Around the World in 440 Days Part 2 - India and Sri Lanka

Matt Hills on 22 February 2018
In the summer of 2007, with thirteen years at Trailfinders under my belt, I decided it was time to move on and explore new opportunities. Rather than find another job immediately, I followed the slightly less sensible but vastly more appealing idea of going travelling. I hadn’t done the traditional ‘gap year’ thing, so while I’d had plenty of exotic holidays over the past 13 years, I hadn’t been away for an extended period. This was my chance.

Part one covered an amazing two months in Africa. After a brief sojourn at home, I headed for Asia with a good friend called Paul. He was on his way to a new job in Melbourne but was apparently in no great rush to get there! India was our first port of call, but it’s a big country, and hard to choose where to go. After much discussion, we agreed on Delhi as a first port of call, a quick spin round the Golden Triangle, a tour of Rajasthan, then down the coast via Mumbai to Goa for some R&R, and on towards Sri Lanka (our next country).

I’d been to SE Asia before, but not India. It’s literally breath-taking, from the moment you walk out of arrivals. The heat, the sound, the smell, the colours, and the utter craziness of it all takes a lot of getting used to! You have to accept that the average Indian is poor, certainly in comparison to you. So while they’re incredibly welcoming, helpful and friendly, they are also interested in your money. This is fine, but it does mean the truth can be occasionally elusive. We jumped into a taxi to take us to the only hotel we’d pre-booked for the entire trip. On the way, we were told it had burned down, then the roads were all closed, then it was a terrible hotel, and then that we had arrived. We had indeed arrived, at his cousin’s warehouse, for some rug shopping apparently! Eventually, we were delivered to our chosen hotel, rug-free, though he did get a generous tip. Our adventure had begun.

We toured the Golden Triangle (Delhi, Agra and Jaipur) by bus, they’re as spectacular as you’d expect. Make sure you allow enough time to visit the Taj Mahal at both sunset and sunrise. Back in Delhi, we decided a bit of cricket was in order – almost a rite of passage in India. We jumped on a train up to Chandigarh, for a one-day international between Australia and India. The locals, assuming we were Aussies, were very surprised at our support for the home team. For the record, India won it in the final over, it was a boisterous night that followed.

Back in Delhi, we set about organising a car and driver for the Rajasthan leg of our journey. It’s a great way to travel, much quicker and more comfortable than taking tourist buses, though it’s important to build a good relationship with your driver. We visited all the notable fort towns, such as Ajmer, Jodhpur, and Jaisalmer. They’re all beautiful, different, and very colourful. But a real highlight was a camel-trekking jaunt into the desert – imagine sleeping under the night sky, with unbroken horizons in every direction, zero light pollution, and billions of stars to gaze at. It was incredible, you could see the majestic sweep of the Milky Way, truly spectacular.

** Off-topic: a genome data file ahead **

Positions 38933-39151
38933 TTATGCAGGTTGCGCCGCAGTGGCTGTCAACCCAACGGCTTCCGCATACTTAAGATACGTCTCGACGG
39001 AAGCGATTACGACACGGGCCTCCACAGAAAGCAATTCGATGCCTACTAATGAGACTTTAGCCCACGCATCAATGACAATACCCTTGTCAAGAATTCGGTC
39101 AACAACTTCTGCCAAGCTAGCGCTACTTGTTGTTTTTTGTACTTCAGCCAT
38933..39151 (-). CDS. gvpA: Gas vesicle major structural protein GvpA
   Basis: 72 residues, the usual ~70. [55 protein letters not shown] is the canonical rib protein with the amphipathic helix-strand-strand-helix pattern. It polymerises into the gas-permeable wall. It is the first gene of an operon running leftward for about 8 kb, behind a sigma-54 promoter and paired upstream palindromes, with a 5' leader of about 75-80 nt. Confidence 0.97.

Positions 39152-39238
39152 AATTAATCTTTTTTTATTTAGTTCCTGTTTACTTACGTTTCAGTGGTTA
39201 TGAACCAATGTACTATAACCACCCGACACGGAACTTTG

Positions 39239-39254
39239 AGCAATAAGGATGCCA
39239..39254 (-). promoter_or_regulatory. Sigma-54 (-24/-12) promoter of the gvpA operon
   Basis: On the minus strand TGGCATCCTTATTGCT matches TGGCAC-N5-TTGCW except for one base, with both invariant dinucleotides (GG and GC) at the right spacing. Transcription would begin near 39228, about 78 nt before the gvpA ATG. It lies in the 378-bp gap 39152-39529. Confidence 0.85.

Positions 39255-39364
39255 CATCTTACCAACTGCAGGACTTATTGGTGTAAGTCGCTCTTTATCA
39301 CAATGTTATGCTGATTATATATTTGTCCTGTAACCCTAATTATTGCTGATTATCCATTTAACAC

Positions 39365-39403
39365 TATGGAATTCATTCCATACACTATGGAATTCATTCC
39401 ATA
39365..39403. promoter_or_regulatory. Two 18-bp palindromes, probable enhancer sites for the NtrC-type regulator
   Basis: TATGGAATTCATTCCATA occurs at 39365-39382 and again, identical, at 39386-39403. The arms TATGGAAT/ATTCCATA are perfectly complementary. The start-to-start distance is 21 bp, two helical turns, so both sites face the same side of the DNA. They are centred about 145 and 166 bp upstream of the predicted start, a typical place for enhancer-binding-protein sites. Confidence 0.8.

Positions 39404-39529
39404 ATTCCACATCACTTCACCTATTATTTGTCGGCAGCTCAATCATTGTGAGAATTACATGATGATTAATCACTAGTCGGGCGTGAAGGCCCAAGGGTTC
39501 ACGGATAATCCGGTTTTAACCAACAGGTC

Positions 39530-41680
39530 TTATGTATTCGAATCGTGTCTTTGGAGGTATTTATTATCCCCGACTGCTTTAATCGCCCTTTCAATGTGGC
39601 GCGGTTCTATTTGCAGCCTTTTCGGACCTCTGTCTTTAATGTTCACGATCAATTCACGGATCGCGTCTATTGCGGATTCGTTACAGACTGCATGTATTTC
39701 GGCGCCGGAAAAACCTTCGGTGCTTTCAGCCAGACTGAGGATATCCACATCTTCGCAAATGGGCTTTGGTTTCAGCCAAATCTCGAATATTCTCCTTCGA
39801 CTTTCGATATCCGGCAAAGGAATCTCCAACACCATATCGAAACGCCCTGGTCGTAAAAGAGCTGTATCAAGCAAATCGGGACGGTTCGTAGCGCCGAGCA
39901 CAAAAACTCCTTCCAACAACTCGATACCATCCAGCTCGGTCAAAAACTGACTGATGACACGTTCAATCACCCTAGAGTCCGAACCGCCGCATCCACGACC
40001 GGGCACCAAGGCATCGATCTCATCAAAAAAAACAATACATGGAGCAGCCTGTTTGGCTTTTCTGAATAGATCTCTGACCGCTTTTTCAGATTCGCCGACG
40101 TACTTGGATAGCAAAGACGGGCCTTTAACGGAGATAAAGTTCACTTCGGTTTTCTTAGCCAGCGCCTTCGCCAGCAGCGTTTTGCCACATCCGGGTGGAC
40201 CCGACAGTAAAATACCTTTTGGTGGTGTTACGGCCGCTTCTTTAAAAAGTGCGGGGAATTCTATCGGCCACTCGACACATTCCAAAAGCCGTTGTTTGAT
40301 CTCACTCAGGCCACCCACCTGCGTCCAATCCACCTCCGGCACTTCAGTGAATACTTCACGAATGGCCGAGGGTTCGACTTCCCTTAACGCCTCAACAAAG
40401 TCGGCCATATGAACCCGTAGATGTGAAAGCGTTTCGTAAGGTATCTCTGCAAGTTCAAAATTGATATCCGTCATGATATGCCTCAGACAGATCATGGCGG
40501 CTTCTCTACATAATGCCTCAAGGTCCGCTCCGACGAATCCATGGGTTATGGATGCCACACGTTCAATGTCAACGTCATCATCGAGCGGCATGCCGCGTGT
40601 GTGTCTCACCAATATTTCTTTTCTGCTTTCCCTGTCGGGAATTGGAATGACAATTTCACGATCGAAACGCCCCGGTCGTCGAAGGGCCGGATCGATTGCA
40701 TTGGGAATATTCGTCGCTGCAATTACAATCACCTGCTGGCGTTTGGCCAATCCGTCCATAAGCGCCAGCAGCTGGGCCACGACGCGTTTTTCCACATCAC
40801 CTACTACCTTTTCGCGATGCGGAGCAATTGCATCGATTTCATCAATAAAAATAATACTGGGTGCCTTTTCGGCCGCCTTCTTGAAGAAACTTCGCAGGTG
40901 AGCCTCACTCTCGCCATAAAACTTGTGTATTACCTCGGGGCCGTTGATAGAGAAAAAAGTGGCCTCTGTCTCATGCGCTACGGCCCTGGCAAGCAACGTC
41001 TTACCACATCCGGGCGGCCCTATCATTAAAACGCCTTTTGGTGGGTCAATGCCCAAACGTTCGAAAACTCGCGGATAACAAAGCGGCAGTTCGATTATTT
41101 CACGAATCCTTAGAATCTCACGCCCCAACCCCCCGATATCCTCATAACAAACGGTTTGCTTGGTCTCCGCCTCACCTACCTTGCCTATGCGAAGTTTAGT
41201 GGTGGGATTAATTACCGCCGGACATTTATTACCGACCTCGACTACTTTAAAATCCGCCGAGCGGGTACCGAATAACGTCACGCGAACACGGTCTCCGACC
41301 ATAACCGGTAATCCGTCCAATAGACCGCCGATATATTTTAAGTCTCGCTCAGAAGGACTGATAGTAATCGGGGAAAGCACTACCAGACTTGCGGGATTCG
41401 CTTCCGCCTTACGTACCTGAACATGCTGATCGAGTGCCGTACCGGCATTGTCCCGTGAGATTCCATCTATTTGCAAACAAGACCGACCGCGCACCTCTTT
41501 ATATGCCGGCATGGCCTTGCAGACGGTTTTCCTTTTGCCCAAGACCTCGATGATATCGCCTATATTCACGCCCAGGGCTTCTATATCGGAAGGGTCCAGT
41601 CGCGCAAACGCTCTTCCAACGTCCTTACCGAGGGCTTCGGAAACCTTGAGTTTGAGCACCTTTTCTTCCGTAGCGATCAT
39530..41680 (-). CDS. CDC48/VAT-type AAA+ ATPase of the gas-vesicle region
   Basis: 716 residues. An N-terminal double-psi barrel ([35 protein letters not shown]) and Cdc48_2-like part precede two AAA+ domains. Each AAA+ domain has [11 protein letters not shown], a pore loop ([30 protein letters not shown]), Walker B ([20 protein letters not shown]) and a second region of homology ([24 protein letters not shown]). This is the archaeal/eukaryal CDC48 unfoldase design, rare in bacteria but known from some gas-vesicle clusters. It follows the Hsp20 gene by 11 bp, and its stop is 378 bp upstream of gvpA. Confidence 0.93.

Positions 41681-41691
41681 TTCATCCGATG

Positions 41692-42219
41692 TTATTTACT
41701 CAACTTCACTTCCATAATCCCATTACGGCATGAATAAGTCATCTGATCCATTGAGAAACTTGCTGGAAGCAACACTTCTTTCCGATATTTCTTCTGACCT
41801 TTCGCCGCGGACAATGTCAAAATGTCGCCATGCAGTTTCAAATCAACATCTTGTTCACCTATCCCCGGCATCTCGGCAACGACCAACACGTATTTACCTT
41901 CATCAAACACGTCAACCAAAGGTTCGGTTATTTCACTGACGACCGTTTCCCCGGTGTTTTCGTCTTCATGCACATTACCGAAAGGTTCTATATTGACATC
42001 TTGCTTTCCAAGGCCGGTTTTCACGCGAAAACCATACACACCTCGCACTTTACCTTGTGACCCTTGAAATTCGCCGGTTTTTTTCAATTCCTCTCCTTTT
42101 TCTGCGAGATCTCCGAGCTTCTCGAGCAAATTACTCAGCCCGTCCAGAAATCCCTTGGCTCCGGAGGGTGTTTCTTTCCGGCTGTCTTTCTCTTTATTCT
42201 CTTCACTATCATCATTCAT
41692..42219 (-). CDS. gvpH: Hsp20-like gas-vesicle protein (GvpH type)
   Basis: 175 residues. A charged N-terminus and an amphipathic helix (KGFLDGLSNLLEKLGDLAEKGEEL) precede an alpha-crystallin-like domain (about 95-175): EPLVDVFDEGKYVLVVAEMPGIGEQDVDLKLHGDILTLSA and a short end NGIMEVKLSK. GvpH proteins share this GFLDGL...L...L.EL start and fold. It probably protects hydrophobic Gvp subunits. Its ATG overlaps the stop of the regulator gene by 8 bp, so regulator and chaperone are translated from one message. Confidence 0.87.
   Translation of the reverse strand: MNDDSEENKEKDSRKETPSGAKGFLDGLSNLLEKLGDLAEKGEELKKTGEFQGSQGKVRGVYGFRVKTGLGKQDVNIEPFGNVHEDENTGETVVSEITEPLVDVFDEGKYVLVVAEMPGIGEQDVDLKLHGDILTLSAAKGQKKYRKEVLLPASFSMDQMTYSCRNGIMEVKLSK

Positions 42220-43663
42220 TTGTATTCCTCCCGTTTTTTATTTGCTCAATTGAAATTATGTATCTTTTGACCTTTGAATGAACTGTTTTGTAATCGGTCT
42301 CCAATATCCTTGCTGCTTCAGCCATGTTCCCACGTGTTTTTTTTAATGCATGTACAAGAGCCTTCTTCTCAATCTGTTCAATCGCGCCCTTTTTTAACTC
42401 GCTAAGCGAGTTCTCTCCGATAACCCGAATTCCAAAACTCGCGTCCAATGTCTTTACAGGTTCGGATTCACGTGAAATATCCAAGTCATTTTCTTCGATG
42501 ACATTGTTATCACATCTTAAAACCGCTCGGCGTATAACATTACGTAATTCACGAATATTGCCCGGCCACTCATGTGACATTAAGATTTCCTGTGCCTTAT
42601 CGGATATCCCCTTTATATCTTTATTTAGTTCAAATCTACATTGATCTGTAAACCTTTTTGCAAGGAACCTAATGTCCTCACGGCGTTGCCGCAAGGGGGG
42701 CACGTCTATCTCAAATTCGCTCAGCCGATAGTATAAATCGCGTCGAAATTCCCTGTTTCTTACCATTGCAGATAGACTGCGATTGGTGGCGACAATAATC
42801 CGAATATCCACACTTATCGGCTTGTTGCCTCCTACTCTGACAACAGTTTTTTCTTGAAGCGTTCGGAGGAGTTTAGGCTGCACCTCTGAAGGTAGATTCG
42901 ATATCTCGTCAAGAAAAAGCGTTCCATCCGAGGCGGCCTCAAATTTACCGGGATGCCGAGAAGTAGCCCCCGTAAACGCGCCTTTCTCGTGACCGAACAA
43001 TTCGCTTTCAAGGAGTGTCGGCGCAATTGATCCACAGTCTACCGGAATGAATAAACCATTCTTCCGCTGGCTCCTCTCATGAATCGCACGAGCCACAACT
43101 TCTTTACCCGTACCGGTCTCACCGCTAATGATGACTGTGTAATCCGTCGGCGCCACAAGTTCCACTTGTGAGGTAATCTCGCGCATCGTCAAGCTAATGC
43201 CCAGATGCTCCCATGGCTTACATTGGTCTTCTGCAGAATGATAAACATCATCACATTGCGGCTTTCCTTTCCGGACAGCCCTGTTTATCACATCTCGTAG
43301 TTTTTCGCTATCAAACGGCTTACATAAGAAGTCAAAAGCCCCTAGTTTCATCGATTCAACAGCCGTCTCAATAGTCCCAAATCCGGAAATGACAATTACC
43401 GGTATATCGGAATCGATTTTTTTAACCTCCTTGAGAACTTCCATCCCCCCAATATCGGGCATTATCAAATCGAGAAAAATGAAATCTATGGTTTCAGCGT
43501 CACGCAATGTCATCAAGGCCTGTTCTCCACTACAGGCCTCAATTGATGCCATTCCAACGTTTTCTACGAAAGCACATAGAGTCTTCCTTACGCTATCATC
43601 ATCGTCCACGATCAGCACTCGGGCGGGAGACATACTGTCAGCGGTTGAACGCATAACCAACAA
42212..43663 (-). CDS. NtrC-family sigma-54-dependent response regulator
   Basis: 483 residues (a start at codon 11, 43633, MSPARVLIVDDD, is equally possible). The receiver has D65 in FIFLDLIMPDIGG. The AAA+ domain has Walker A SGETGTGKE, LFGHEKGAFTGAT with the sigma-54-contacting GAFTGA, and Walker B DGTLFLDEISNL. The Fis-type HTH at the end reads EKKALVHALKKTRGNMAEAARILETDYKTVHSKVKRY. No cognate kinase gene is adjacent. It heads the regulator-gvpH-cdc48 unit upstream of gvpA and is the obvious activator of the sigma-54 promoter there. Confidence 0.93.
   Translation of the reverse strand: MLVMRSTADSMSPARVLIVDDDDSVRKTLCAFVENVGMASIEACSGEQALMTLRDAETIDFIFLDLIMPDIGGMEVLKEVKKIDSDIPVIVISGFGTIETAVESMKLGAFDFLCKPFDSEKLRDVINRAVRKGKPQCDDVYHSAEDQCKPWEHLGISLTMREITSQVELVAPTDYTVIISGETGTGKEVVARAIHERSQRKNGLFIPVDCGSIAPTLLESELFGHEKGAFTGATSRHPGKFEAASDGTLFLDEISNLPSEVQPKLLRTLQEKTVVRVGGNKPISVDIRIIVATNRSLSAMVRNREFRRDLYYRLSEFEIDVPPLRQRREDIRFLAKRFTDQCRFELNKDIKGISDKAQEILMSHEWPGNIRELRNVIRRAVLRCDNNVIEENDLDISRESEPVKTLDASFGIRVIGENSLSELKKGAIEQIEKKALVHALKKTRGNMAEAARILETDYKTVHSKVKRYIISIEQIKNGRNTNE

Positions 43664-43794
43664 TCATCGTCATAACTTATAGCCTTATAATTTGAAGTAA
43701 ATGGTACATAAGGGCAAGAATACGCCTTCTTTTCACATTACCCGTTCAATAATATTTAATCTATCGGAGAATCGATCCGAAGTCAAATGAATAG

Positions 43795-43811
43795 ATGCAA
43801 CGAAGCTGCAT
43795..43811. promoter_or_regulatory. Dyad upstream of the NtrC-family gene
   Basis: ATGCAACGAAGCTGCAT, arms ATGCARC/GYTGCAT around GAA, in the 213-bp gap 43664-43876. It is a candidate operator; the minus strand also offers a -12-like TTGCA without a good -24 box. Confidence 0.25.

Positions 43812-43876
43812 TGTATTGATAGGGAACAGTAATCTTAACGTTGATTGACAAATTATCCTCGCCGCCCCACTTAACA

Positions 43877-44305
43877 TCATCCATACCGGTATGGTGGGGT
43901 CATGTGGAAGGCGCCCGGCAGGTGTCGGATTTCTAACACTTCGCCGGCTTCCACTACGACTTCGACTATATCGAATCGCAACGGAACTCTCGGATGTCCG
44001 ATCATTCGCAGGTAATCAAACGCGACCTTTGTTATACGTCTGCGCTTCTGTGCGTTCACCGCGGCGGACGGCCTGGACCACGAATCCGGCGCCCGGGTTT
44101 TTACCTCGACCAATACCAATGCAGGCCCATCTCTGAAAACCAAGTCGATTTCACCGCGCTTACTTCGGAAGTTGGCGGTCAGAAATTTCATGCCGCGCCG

Mumbai, with a population at the time of over 10 million people, of whom 40% lived in poverty, was shocking and fascinating in equal measures. Glitzy, air-conditioned shopping malls, while outside a family live in a cardboard box on a roundabout. It’s a challenging place. On to Goa, a former Portuguese colony, with lovely beaches, a great party scene and delicious seafood. Next, we headed inland into the hills and tea plantations around Ooty. This is where, in the days of the Raj, the Brits retired to, to escape the incessant heat. It's much cooler, absolutely beautiful, with lots of trekking opportunities. Or just relax and enjoy the views! We went south to Kerala for a houseboat trip on the famous inland waterways, and then a week in the tiny village of Varkala, perched on a cliff-top overlooking the Indian Ocean. Everywhere we went we played cricket with the locals, on the beach, in the towns, waiting for our driver, everyone wanted a game.

A word about the food. I’m a huge fan of curry but was eating so much I actually had to go on a diet! I ate wherever looked busy with locals, and my staple meal was the Thali – served on a huge banana leaf (with no cutlery of course), you get served an unlimited amount of chapatis, veggie curries, chutneys, rice and so on. Unfailingly delicious, and I never got ill. If you avoid unpeeled fruit, salad, and unfiltered ice you should be ok.

The time had come to say goodbye to India, and we flew over to Sri Lanka to meet up with 10 friends from home to watch England get thumped in a Test Match in Galle. It didn’t matter, we had fun in the sun, including some epic tuk-tuk races. We retired to the beach, at the wonderfully named resort of Unawatuna. We were visiting about nine months after the devastating Boxing Day Tsunami, which had wiped out whole communities along the coast. Driving down, we saw endless foundations of buildings, razed to the ground with a row of graves to one side. It was very sobering, yet the locals we met were as welcoming and friendly as ever, despite their obvious sadness and loss.

So that was it for these two remarkable countries. Looking at the emails I sent home at the time, I found some of the travelling pretty tough going. The incessant noise, pollution and poverty was sometimes hard to deal with. But the incredible sights and the resilient, friendly people, made it a place I’d love to visit again. But probably on a slightly higher budget!

The lads went home, Paul headed for his new job in Oz, and I was off to Bangkok for the next leg of my journey.